Can the Work Programme work for all user groups? - Work and Pensions Committee Contents

8  Conclusion

168.  We believe that the Work Programme, as currently contracted, has the potential to work well for relatively mainstream jobseekers who face less severe barriers to employment. The early under-performance of the programme can, at least in part, be explained by the worse than predicted economic situation and the rapid commissioning process, which inevitably led to some implementation delays. We hope and expect that the next set of official job outcome performance data, now due for release on 27 June 2013, will show significantly improved performance in the mainstream JSA payment groups. We will be deeply concerned if they do not.

169.  However, we are less confident that the Work Programme can address the problems faced by jobseekers with more severe barriers to employment. The Work Programme's differential pricing model is a welcome evolution in welfare-to-work but it is not a panacea; there is growing evidence which suggests it is not having its intended impact on "creaming and parking".

170.  Poor performance in the first 14 months of delivery meant that DWP spent much less on outcome payments than it anticipated; in a period of low economic growth and relatively high unemployment it should use this unexpected budget shortfall to extend alternative provision for highly disadvantaged jobseekers.

171.  In future contracts, DWP should consider moving away from differential pricing based on benefit type being claimed; it should assess the merits of implementing a needs-based pricing model instead. It should also give consideration to funding models which reward providers for achieving steps along the way to employment by jobseekers with severe barriers to work and which recognise the need for greater up-front funding for some user groups.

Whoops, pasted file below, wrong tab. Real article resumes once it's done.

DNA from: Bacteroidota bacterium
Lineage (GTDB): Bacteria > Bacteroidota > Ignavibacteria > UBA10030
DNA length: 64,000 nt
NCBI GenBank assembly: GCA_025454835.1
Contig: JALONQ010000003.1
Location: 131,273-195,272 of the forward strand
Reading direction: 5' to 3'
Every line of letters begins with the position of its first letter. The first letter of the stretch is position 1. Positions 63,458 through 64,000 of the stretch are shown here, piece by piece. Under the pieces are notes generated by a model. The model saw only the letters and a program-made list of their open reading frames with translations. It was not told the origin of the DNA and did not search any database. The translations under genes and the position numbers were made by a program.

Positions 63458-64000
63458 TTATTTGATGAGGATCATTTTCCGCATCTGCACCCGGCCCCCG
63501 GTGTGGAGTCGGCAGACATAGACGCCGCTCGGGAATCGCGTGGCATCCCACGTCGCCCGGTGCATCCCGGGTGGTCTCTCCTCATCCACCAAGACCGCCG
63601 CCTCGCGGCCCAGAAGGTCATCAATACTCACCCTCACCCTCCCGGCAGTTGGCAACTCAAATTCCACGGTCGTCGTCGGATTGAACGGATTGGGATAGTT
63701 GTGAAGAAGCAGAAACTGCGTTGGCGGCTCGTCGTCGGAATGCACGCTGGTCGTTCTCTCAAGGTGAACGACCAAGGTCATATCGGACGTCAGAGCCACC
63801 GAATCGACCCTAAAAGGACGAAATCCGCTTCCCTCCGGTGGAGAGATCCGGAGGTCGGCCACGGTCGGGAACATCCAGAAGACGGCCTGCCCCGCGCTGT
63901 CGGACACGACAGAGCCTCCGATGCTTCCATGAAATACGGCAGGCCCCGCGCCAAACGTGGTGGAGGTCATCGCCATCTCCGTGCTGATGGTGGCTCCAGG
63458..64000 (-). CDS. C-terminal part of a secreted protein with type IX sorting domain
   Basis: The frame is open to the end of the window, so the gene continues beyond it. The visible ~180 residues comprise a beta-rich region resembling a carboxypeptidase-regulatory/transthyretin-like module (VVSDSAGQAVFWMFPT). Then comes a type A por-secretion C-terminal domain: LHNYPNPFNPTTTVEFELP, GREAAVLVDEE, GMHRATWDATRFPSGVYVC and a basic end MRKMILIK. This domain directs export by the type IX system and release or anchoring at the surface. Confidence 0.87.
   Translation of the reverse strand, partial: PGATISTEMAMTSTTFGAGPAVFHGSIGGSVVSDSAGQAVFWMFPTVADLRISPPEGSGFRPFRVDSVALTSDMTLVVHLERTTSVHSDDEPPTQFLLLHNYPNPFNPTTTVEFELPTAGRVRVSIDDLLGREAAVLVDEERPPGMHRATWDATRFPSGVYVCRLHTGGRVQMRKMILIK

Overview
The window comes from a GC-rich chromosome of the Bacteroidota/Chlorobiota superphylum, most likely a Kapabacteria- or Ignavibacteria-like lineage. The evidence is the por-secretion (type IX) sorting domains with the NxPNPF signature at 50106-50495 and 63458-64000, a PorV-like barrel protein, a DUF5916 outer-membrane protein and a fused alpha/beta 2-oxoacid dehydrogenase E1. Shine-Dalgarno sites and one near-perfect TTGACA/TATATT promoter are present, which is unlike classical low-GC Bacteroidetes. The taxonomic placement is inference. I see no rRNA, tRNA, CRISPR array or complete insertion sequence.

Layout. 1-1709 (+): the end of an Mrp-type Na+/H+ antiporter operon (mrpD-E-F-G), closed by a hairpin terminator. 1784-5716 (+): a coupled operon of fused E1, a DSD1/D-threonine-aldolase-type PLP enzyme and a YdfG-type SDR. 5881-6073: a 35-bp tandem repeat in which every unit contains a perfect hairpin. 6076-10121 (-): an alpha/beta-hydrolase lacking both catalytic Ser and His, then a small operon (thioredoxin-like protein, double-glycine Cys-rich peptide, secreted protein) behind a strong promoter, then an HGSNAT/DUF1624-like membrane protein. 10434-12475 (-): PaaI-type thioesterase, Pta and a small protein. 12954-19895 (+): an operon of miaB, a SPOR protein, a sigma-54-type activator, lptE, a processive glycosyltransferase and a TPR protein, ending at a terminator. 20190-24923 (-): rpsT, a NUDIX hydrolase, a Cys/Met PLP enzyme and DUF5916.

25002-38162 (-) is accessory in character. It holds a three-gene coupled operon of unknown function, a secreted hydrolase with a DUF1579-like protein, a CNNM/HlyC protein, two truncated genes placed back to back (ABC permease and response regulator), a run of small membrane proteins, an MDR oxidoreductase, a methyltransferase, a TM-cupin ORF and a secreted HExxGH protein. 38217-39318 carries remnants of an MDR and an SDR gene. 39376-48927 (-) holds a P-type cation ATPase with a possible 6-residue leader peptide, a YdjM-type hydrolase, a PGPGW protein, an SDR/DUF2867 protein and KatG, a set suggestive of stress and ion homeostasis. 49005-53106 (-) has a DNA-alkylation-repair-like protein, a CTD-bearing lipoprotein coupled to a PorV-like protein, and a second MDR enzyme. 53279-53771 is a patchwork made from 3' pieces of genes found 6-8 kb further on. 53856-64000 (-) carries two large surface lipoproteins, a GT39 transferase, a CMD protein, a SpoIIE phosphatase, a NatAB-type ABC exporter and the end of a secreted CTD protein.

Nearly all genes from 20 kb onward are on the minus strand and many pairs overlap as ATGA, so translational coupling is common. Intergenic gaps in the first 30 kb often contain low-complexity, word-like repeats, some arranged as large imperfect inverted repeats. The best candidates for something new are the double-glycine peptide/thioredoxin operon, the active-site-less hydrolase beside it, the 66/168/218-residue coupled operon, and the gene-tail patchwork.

172.  Work Programme providers' relationships with external stakeholders must improve. Poor working relationships between JCP staff and Work Programme advisers are hampering participants' effective engagement with the Work Programme in some areas. Local JCP managers must take responsibility for ensuring that frontline JCP staff establish close working relationships with their Work Programme counterparts. Work Programme providers must improve the recruitment service they provide for employers and work more closely with local authorities and local business groups to match suitably prepared candidates to real vacancies.

173.  Evidence suggests that specialist subcontractors with the expertise to support jobseekers with complex barriers to employment are not involved in delivering the Work Programme to anywhere near the extent anticipated. This in turn suggests that the help some jobseekers need is not currently available. The Work Programme requires increased transparency of referral and outcome data—both to enable effective scrutiny and to help the market develop. The Merlin standard, as currently designed, cannot regulate the market effectively; it should be given more "teeth", including the power to impose financial sanctions.

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